2018 FringeArts Festival Philadelphia Reviews:

September 24, 2018 by Eri Yoneda 

TIAN WEN —subtitled “Heavenly Questions for Modern Times”— is inspired by an ancient Chinese poem by an ancient Chinese philosopher, Zhuang Zhou (also known as Zhuangzi, 369-286BC). Zhuang Zhou dreamed of being a butterfly. Waking up from the dream, he wondered if he was dreaming of being a butterfly, or if a butterfly was dreaming of being Zhuang Zhou. The conception of the poem is “let it be”. By accepting things as they are rather than arguing what is real, we can obtain a truth beyond those distinctions.

The puppets, the costumes, and the stage sets used in the show are organic and simple. The cello played by Nan-Cheng Chen resonates and turns the studio into an mysterious world.  The masks that the performers wear show fair and minimum expressions of smile, sadness, or anger. A puppet with a human face and butterfly wings comes onto the set and flutters from dream to dream: “Figure & Ballon”, “Paper Woman’s Nightmare”, “Who Are You?”, “Reunion Under Lion Mountain” and “Water”. Each dream offers a question. “How might we learn to accept our essential loneliness?” “Why does the focus on ourselves get in the way of knowing others?”

The vision of Hua Hua Zhang, the director and the performer, is imaginative and real, evocative and refined.  Her intention is not to provide the viewers with her answers and her opinions. The performers from varied backgrounds perform to seek the answers with the audiences, or just to feel the common truth and feelings beyond any differences that we may have.  The guest performing artist, Nai-No Chen is nothing but masterful in “Water” with graceful and fine movement.

The show would not give viewers easy answers. However, it gives them an opportunity to have new insights and think about achieving an ultimate life goal: happiness.


Fringe in Sketch: TIAN WEN

September 27, 2018  by Chuck Schultz  

Tian Wen: Heavenly Questions for Modern Times uses modern dance and

the art of puppetry to thematically combine ancient Chinese art forms with

new hybrid movements from classical and contemporary dance.

The subject of modernity in the sculpture, music, puppets, and performers

heightened the natural aesthetic of a dreamscape. The symbolic elements mixed

proportions of reality in an imaginary realm. The method of dancing with the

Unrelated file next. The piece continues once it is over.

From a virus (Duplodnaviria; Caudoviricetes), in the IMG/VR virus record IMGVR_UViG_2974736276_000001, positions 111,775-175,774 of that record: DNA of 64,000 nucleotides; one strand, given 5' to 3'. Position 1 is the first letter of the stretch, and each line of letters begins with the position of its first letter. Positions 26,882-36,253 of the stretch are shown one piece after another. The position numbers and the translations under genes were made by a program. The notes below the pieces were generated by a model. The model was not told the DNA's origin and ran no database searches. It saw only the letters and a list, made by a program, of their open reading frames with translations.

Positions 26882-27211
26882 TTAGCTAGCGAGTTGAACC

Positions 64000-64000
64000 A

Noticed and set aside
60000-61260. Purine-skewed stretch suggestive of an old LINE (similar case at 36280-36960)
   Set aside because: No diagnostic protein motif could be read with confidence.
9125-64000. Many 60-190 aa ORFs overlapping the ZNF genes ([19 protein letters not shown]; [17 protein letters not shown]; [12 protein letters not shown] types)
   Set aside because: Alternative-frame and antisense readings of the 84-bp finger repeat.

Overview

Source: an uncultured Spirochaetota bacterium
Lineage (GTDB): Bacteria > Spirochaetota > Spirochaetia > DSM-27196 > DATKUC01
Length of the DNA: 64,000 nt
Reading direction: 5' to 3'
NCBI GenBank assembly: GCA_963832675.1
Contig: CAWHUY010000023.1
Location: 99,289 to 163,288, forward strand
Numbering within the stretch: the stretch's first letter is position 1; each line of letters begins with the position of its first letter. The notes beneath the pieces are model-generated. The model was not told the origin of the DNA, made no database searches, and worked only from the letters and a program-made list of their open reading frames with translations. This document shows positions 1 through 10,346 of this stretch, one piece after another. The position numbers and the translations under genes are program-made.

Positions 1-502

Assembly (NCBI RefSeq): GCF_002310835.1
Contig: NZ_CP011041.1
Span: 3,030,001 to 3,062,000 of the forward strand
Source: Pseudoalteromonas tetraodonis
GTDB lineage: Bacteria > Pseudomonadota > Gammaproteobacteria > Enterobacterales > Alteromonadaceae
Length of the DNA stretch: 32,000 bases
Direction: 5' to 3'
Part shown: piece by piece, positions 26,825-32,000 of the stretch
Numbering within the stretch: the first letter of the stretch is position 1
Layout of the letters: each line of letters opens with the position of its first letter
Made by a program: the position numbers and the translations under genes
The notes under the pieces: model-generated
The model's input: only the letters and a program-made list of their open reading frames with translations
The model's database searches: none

puppets moved from the dreamer into another dream. The butterfly puppet

whizzed by, and new questions of other in an altered state altered state took over.

Hua Hua’s Visual Expressions mapped the dream, and involved acute

appropriations of pieces of the set that made the dream feel more real. The questions arise in a linear fashion from tribal art to underground ritual. Contemporary fabrics (paper or plastic) and an age old shadow effect felt methodical. By dancing, unclear details from a dream, became more significant through the sense of touch.

The “Figure and Balloon” questioned the position of loneliness. The sleep walking puppet bent over backwards onto the moon. The vivid dream was a question of belonging to the world. The “Figure and Balloon” directed by Hua Hua could have hidden meanings about floating away.

The live musical performance, played by Nan-Cheng Chen, blended into the surroundings. Chen either played the cello laying down or the cello player was part of the sculptural rock outcrops. The dimension of the physical space, sound, and the manipulation of paper and plastic addressed the earth, wind, or water.

The performers propelled an internal structure for emotion to act out in a dream. The forms in “Who Are We” or “Paper Women’s Nightmares” hid the body under costume. The forces which undulate underneath a rustling sheet of plastic or paper distorted the anatomy of the body. The modern world imagined through Freud’s scope questioned latent thoughts manifested in our dreams. The proportion of illusion and movement in the last piece, “Water” relates the heavenly question about our dreams to the meaning of other under a disguise.

Hua Hua’s Visual Expressions goes onto perform at La Mama in November. TAI WEN: HEAVENLY QUESTIONS FOR MODERN TIMES reinterprets Zhuang Zou’s poem which drew from Confucians writing in a satirical manner. There were many allusive meanings of family, honor, and wisdom that criticize the philosophers during the 4th century Warring State in China. The naturalist in Daoism brings out the controversy of judging virtue, piety, and truth.  Hua Hua brought out the interpretation of dreams recognized as a modern narrative.



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